PPE Within Motorsports – A Lifejacket for the Track

DuPont experts Amr Moniem and Yves Bader share their views on the role safety apparel plays within F1 with examples of how Nomex® aids drivers on the high-risk racetrack environment

Amr Moniem
Global Market Manager
– DuPont

Yves Bader
Development Manager Mechanical Protection and Consumer Apparel – DuPont

The sport of Formula One prides itself on the highest of safety standards. This isn’t surprising when you look at the exceptionally sophisticated and complex designs of the cars on the track, and the speeds they produce. But these safety standards also go far beyond the cars themselves. Behind the scenes, there is constant innovation and enhancement of the personal protective equipment (PPE) which keeps drivers protected from injury in emergencies and keeps their support teams safe in the pits. The incidents at the November 2020 Bahrain GP showed us – in a shocking real-world setting – the importance of this equipment.

We caught up with Yves Bader (Development Manager, DuPont Mechanical Protection and Consumer Apparel) and Amr Moniem (Global Market Manager, DuPont Personal Protection) to understand a bit more around the engineering that goes into cutting-edge PPE, and what’s needed to ensure the safety of not only drivers on the track, but of professionals working in dangerous environments across other industries:

What DuPont materials are found within F1 driver apparel and what role do they play?

Yves: Racing suits across F1 and other motorsports trust DuPont’s Nomex® fibers, an incredibly durable, inherently flame-resistant meta-aramid fiber. The unique composition of Nomex® is non-flammable so it helps play a pivotal role in providing long-lasting protection for F1 drivers when they need to escape a fire on the track or during a pit lane incident.

When Nomex® is exposed to intense heat, its fibers thicken and carbonize which absorbs heat energy in the process. This material solution is incredible because fibers will also not melt, or drip, or support combustion. Because they are inherently flame resistant, the performance can’t be washed out or worn away.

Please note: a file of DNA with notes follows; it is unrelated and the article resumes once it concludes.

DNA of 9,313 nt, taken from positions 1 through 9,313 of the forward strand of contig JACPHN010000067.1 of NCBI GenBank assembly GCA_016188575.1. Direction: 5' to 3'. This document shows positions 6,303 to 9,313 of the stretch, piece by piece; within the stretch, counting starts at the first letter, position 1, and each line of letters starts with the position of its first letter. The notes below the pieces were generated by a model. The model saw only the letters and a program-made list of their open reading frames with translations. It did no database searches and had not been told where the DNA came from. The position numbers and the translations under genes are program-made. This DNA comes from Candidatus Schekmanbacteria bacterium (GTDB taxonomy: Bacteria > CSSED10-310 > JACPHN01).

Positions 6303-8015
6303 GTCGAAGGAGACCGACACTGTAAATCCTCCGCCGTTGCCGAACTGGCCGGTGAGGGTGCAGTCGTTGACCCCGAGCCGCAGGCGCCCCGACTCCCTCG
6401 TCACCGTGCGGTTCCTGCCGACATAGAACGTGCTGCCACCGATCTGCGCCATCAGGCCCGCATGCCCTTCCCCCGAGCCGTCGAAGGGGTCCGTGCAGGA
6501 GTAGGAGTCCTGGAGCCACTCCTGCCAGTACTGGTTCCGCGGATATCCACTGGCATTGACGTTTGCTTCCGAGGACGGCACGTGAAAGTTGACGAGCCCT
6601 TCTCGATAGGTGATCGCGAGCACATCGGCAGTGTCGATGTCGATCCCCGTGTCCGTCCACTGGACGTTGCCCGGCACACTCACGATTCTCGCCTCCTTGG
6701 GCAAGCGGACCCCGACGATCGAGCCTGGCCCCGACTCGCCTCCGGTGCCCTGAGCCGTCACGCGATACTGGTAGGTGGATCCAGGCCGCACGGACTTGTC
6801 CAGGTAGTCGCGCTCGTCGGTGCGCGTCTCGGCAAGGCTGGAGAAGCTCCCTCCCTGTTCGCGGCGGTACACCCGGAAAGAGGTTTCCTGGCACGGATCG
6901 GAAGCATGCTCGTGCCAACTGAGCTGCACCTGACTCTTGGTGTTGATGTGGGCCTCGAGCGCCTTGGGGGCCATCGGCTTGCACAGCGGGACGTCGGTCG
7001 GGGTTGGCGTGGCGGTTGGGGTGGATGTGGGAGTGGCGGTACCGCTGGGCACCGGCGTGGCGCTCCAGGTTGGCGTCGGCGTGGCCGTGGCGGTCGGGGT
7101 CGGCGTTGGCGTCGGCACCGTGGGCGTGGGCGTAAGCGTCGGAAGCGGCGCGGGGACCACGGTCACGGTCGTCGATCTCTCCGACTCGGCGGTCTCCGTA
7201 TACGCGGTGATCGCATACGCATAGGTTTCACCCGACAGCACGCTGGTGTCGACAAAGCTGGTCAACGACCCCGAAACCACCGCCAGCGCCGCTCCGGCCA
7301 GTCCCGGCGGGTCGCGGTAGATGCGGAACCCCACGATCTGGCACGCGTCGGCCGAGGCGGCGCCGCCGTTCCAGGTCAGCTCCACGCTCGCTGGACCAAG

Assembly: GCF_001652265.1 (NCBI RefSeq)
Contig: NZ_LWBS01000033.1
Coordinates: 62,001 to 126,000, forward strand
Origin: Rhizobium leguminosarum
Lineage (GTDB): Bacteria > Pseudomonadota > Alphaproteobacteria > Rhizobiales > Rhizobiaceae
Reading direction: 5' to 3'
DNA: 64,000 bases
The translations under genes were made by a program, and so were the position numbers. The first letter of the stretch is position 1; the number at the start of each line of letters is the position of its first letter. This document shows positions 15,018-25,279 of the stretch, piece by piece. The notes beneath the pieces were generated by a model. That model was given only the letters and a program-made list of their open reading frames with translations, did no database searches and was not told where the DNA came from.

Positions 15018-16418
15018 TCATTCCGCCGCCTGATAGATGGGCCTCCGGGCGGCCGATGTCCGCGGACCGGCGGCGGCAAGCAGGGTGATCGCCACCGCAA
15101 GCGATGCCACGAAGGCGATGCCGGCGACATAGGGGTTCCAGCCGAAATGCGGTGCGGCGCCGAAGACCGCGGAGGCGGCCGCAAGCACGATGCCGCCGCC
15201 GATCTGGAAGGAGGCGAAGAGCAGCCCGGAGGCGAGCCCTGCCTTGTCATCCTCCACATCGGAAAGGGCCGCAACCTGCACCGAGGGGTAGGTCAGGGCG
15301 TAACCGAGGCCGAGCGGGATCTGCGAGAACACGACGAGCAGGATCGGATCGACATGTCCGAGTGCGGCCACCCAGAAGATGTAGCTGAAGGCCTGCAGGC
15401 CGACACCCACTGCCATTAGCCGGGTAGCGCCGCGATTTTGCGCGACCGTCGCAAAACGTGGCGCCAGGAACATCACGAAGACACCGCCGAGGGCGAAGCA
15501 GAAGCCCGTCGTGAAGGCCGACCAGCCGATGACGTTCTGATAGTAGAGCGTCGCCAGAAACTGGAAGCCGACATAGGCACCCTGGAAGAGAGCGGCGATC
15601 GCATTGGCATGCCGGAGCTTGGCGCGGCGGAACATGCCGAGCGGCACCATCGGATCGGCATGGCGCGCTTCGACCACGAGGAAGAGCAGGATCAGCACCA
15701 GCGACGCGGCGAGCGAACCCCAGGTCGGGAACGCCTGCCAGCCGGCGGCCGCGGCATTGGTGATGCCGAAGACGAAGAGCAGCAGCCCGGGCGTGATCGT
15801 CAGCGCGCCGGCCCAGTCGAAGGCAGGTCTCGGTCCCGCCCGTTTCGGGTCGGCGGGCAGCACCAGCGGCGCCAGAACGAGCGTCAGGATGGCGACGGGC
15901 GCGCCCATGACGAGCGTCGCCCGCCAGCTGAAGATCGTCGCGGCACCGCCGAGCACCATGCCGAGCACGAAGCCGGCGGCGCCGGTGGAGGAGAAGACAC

Amr: The protection of motorsport teams was a major driver in starting the intensive campaign for Nomex®, in part a reaction to the tragic death of several racecar drivers in fire-based crashes in the 1950s and 60s. The first real test of Nomex® came in 1969 when American racing driver Mario Andretti survived an Indy 500 fireball wreck wearing a racing suit made with Nomex®.

Nomex® then expanded to wider industrial usage through the 70s, setting new industry standards for testing capabilities of PPE. By the 80s, Nomex® was included in the suits of NASA astronauts and today Nomex® has revolutionized PPE and safety standards for apparel across many industries. In motorsports it’s now commonplace, used by 95% of all racing professionals around the world and providing thorough body coverage.

What examples have we seen of Nomex® in action in F1?

Amr: The most recent notable incident was the shocking crash at the Bahrain GP in November where the driver made impact with the circuit’s safety barrier at 137 mph, sustaining an impact of 53G and splitting his vehicle in half. The driver was exposed to flames for approximately 28 seconds after emerging over the barrier and seeking medical attention.

Medics found he had only sustained minor burns on his hand and feet – the only areas not covered by his Nomex® suit. In this instance, the material of the suit not only resisted the heat from the flames, but also self-extinguished to ensure the driver sustained minimal injuries. While graphic, the crash is an illustration of incredible safety-specific material science, technology and engineering advancements.

What other industries utilise Nomex®

Yves: Outside of motorsport, Nomex® and its excellent physical and thermal properties can be found protecting workers in manufacturing, transportation, law enforcement, the military and emergency services – all industries where individuals need durable and lightweight apparel suitable for coping with the risk of exposure to flames. 

Hazards are obviously unpredictable but alongside heat and flames, Nomex® protects wearers against arc flash and molten metal splatter. Chemical, petrochemical and utility workers wear clothing made of Nomex® as a protective barrier against the intense heat from flash fires and electric arc hazards, to give the wearer precious seconds of escape time if there is a serious plant incident. 

How does DuPont test Nomex® to ensure it is suitable for the high-risk environment of an F1 track?

Yves: Our team is always diligent with our testing process, so much so that we have set industry standards for testing. But the main instrument we use to test performance levels of fire-resistant garments is DuPont’s very own Thermo-Man®.

Thermo-Man® is a laboratory manikin that utilizes skin model software to determine predicted burn injuries during a carefully controlled, reproducible short duration fire, simulating actual flash fire conditions. This life-sized thermal burn injury evaluation device uses 122 sensors to measure the heat transmitted from a fire through test garments to the surface of the manikin. Our computer programming then continues the data acquisition for 1 minute and calculates the predicted percentage of second-and third-degree burns and indicates burn locations on the body.

If you have any questions for Amr or Yves, or wanted to find out more about the work DuPont does within Personal Protection, you can visit our website for more information and contact details: dupont.com/personal-protective-equipment.html